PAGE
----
The study of the diurnal variations of the total water vapor amount in an atmospheric column, also known as Precipitable Water Vapor (PWV) or Integrated Water Vapor (IWV), is highly significant in meteorology and climatology studies, yet very limited due to insufficient spatial and temporal in situ measurements. Nowadays, Global Navigation Satellite System (GNSS) ground receivers are used along with retrieval techniques in order to conduct high sample rate PWV estimations. Here, we present the annual and seasonal PWV diurnal cycles extracted from the Survey Of Israel Active Permanent Network (SOI-APN) GNSS receivers in the Eastern Mediterranean region. The data period spans from 5 to 21 years, ensuring its suitability for studying the PWV annual and seasonal mean diurnal variations. We particularly focus on the summer months (JJA), where the Mediterranean Sea Breeze (MSB) plays a dominant role in transporting humidity inland. For most stations, the diurnal amplitude in summer is the highest compared to the seasonal mean (4%–21%), followed by spring, autumn and winter (2%–4%). The PWV in the coastal stations peaks at 6–7 UTC while the northernmost highland station peaks at 8 UTC and the southernmost at 14 UTC indicating frontal MSB propagation from the coastline eastward inland combined with northern winds enhancement due to Coriolis force. Moreover, for most stations, the PWV peak hour is correlated with the distance from the Mediterranean Sea shore, substantiating the MSB's role as a key driver of the PWV diurnal variability during summer months. The PWV minimum values in the coastal stations occurs between 14 UTC and 19 UTC while in the highland stations it varies from 17 to 00 UTC. The coastal stations' PWV amplitude, compared to the daily mean, is around 1 mm while the highland stations amplitude is 2–3 mm. In addition, a strong correlation between the PWV diurnal cycle and the atmospheric Mixing Layer Height (MLH) diurnal variations is found using ceilometer data, suggesting that the MLH modulates the PWV, however this conclusion requires further research.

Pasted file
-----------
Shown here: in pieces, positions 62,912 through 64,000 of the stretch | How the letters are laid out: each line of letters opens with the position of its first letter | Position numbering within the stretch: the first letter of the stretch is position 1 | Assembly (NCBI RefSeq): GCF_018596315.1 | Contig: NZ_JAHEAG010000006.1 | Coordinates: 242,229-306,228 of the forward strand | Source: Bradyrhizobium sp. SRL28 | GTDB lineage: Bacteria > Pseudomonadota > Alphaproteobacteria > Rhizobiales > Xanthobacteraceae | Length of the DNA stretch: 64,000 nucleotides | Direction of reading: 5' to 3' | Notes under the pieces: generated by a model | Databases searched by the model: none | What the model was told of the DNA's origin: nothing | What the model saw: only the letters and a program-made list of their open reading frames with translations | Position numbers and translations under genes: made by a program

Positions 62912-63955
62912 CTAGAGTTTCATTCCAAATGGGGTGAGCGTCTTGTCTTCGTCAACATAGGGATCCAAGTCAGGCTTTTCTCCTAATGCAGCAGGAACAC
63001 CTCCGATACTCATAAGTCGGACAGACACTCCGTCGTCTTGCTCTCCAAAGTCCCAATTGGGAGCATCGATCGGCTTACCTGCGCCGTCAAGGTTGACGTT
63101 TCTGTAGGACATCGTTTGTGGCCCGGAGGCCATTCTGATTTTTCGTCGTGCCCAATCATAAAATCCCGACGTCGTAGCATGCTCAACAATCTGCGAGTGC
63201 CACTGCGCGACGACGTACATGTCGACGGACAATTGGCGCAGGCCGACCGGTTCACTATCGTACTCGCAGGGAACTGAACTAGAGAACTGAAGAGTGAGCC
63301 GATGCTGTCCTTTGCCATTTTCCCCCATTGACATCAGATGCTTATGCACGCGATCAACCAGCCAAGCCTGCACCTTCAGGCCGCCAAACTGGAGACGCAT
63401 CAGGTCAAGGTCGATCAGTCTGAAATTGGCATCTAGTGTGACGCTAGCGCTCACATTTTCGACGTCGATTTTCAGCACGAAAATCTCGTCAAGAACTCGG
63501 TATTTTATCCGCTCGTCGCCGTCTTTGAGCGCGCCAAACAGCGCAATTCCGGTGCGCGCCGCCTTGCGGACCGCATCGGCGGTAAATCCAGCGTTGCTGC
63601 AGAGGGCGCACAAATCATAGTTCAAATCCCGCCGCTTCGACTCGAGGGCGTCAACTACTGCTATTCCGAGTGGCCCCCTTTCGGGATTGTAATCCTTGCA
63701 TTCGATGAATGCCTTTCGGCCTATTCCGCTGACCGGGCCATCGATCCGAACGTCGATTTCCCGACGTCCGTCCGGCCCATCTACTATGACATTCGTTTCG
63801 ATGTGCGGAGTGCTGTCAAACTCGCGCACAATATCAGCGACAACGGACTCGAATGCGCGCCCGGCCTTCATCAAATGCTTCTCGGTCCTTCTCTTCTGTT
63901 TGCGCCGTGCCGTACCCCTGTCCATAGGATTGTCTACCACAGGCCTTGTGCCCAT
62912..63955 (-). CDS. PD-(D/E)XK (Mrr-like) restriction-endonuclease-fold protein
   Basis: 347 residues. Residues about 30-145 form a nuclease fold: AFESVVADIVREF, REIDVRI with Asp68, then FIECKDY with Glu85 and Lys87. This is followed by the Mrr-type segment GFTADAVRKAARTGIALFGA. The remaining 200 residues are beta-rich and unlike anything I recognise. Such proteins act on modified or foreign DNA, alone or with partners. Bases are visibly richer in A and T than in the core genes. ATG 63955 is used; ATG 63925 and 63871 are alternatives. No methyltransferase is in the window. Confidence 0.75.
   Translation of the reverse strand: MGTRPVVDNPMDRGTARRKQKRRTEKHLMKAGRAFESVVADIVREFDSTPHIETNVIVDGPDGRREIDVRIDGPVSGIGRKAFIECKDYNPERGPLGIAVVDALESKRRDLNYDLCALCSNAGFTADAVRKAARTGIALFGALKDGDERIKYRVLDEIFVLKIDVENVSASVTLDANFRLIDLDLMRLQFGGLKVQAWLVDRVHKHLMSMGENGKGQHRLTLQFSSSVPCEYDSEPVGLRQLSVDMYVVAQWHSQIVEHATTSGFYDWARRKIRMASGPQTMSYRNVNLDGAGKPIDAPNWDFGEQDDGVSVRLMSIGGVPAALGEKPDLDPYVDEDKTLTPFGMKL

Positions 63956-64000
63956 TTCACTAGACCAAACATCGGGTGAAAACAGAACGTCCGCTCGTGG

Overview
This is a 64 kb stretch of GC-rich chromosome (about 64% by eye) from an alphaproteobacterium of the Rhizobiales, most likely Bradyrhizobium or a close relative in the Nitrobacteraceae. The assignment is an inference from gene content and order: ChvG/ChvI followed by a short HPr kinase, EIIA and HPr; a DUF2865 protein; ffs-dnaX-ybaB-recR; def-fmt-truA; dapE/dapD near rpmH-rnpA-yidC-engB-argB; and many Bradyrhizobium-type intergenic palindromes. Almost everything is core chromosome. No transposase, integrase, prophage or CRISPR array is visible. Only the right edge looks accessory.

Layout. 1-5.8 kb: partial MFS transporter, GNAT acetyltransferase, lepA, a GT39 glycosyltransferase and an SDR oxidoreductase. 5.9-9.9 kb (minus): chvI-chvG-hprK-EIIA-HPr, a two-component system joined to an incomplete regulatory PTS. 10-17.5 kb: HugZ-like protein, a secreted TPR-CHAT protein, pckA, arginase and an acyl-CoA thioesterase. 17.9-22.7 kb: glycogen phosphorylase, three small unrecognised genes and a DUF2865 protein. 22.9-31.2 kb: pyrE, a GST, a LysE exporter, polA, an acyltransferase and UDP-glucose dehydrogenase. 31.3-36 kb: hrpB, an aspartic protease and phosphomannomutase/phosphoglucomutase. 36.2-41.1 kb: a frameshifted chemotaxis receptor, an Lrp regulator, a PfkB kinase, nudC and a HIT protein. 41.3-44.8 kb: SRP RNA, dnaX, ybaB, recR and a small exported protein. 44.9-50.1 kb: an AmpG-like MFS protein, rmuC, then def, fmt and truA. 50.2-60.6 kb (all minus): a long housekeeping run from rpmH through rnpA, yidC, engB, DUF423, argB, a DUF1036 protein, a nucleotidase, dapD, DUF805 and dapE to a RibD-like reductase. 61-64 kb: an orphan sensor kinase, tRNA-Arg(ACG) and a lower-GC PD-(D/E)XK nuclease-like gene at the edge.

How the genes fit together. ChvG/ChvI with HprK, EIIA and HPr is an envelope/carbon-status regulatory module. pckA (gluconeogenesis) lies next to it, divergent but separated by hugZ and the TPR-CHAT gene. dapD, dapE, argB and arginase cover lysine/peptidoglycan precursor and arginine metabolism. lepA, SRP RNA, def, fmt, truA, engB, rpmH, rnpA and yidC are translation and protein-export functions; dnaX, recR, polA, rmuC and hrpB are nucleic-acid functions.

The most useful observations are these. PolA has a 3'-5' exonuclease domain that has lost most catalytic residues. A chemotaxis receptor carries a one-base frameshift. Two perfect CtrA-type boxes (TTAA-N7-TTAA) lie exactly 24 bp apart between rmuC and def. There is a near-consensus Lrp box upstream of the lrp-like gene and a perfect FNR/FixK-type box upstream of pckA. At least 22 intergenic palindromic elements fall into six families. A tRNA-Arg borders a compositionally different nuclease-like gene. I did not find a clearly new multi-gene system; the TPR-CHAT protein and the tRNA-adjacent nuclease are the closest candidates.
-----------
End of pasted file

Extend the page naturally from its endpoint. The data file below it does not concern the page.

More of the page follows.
- Diurnal variations
- GPS tropospheric path delays
- Mediterranean Sea Breeze (MSB)
- Mixing Layer Height (MLH)
- Precipitable Water Vapor (PWV)